Something’s been brewing north of the border lately, and while I’m not exactly sure of all the ingredients, I’m starting to be certain of the general flavor. It tastes suspiciously like success.
I made my first trip to the Bromont Three-Day Event in Quebec (p. 8), which hosts CCI***, CCI** and CCI* divisions. It isn’t yet what I’d call “a destination event.” It’s tucked away in a remote, French-speaking locale, the spectator count is low, and to my surprise, I was the sole member of the equine media there doing daily interviews. In comparison to the fanfare of, say, the Fair Hill CCI***/** (Md.) each fall, Bromont is significantly lacking in atmosphere.
But it seems like that fact could change soon. Because while entries at many U.S. events this spring have been critically low, Bromont got a significant bump this year. The dates are perfect for horses who might have gotten slow starts or endured small setbacks earlier in the spring, it’s within easy driving distance from the East Coast, and Derek di Grazia’s courses are challenging and thoughtfully planned.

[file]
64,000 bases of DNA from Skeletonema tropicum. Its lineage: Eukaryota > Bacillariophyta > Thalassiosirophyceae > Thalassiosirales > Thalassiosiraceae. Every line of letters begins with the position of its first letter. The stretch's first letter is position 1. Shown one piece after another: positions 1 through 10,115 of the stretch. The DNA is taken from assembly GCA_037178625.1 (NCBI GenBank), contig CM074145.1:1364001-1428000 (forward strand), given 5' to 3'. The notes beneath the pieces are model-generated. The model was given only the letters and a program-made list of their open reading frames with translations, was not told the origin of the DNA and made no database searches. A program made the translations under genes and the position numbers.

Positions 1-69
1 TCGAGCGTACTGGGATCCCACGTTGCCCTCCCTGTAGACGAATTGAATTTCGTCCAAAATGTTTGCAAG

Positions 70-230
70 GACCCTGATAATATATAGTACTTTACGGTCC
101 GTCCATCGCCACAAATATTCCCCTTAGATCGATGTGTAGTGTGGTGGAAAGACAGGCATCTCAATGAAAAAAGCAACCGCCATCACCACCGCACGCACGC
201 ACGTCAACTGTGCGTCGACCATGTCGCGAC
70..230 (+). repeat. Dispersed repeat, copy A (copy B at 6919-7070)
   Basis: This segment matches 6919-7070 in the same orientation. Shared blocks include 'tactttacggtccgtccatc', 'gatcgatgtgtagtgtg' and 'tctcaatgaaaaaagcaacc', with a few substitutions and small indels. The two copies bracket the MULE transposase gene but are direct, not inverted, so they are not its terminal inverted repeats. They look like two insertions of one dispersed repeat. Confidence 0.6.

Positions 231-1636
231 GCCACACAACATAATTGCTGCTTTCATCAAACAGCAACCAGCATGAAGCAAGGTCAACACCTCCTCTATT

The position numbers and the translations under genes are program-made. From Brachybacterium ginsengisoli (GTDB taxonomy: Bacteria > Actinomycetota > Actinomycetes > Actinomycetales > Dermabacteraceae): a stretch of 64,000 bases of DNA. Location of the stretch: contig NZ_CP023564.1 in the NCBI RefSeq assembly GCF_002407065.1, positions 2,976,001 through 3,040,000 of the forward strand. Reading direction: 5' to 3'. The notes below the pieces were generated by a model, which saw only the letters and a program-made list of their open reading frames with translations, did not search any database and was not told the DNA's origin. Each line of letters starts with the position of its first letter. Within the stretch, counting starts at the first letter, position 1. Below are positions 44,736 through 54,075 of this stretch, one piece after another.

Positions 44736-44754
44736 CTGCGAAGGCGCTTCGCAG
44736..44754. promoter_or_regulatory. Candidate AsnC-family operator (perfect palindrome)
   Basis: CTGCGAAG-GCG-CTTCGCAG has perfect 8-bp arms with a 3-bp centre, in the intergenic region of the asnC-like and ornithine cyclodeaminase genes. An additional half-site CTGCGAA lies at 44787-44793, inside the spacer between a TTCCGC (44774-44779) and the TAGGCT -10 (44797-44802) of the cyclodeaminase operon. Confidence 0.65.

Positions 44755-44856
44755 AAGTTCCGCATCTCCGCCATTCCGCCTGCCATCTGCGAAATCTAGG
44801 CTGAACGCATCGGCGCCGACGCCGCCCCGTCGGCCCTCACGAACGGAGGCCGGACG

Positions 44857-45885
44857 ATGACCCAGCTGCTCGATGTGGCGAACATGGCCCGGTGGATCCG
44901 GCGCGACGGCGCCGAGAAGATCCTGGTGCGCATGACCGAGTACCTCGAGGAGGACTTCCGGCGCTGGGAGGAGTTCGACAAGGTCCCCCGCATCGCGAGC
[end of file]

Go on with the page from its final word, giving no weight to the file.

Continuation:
It seems as though Canada’s premiere event is just beginning to shine, like a diamond gradually unearthed from the rough. And after watching their performances at Bromont, I’m convinced that the same can also be said about the current crop of Canadian competitors.
Since the early spring events in the Southeast, I’ve noticed a new edge to the northern riders. When I visited California in March, I found a growing enclave of them there as well. The Canadian contingent looked strong at the Rolex Kentucky CCI**** in April, and by the time I saw them run at the Jersey Fresh CCI***/** (N.J.) in May, a new quality standard was evident. While the final placings at these competitions might not seem that impressive on paper, the individual performances in all three phases have definitely improved on the whole.
So maybe I shouldn’t have been surprised by the Canadian clean sweep of the one-, two- and three-star divisions at Bromont. It was a firm declaration that their successful spring season wasn’t a fluke—the Canadians have been quietly re-investing in themselves and their sport, and it shows.
Olympic gold medalist and current U.S. Equestrian Federation President David O’Connor took over as international technical advisor for the Canadian eventing team three years ago, and the program he implemented is clearly beginning to bear fruit. Meanwhile, Bromont is growing after it hosted its first CCI*** only last year, and this year they offered the inaugural Greenbrier Farm Team Cup competition, complete with ample prize money.
Bit by bit, things are improving within the sport in Canada. It may not be a leading nation in eventing this year, but its star is clearly on the rise. My hat’s off to my Canadian friends for all of their recent successes.